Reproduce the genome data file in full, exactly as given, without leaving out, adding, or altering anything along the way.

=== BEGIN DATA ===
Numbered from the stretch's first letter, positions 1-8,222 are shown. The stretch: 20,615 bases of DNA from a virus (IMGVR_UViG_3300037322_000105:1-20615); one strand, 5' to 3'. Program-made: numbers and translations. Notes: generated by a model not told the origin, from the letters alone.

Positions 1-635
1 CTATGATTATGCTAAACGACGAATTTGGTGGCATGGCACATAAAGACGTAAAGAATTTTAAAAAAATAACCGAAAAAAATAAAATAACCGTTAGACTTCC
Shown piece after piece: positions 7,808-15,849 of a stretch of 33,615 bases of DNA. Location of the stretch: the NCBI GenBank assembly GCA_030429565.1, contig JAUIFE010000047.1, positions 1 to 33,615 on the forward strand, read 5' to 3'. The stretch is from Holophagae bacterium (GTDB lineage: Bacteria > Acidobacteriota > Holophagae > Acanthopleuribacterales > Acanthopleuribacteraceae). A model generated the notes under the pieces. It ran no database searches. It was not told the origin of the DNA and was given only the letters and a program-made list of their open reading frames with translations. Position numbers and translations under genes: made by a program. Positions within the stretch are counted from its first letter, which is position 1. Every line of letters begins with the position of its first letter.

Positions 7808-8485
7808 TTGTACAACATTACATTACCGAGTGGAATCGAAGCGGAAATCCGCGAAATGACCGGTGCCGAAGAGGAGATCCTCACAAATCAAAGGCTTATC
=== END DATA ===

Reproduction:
Numbered from the stretch's first letter, positions 1-8,222 are shown. The stretch: 20,615 bases of DNA from a virus (IMGVR_UViG_3300037322_000105:1-20615); one strand, 5' to 3'. Program-made: numbers and translations. Notes: generated by a model not told the origin, from the letters alone.

Positions 1-635
1 CTATGATTATGCTAAACGACGAATTTGGTGGCATGGCACATAAAGACGTAAAGAATTTTAAAAAAATAACCGAAAAAAATAAAATAACCGTTAGACTTCC
Shown piece after piece: positions 7,808-15,849 of a stretch of 33,615 bases of DNA. Location of the stretch: the NCBI GenBank assembly GCA_030429565.1, contig JAUIFE010000047.1, positions 1 to 33,615 on the forward strand, read 5' to 3'. The stretch is from Holophagae bacterium (GTDB lineage: Bacteria > Acidobacteriota > Holophagae > Acanthopleuribacterales > Acanthopleuribacteraceae). A model generated the notes under the pieces. It ran no database searches. It was not told the origin of the DNA and was given only the letters and a program-made list of their open reading frames with translations. Position numbers and translations under genes: made by a program. Positions within the stretch are counted from its first letter, which is position 1. Every line of letters begins with the position of its first letter.

Positions 7808-8485
7808 TTGTACAACATTACATTACCGAGTGGAATCGAAGCGGAAATCCGCGAAATGACCGGTGCCGAAGAGGAGATCCTCACAAATCAAAGGCTTATC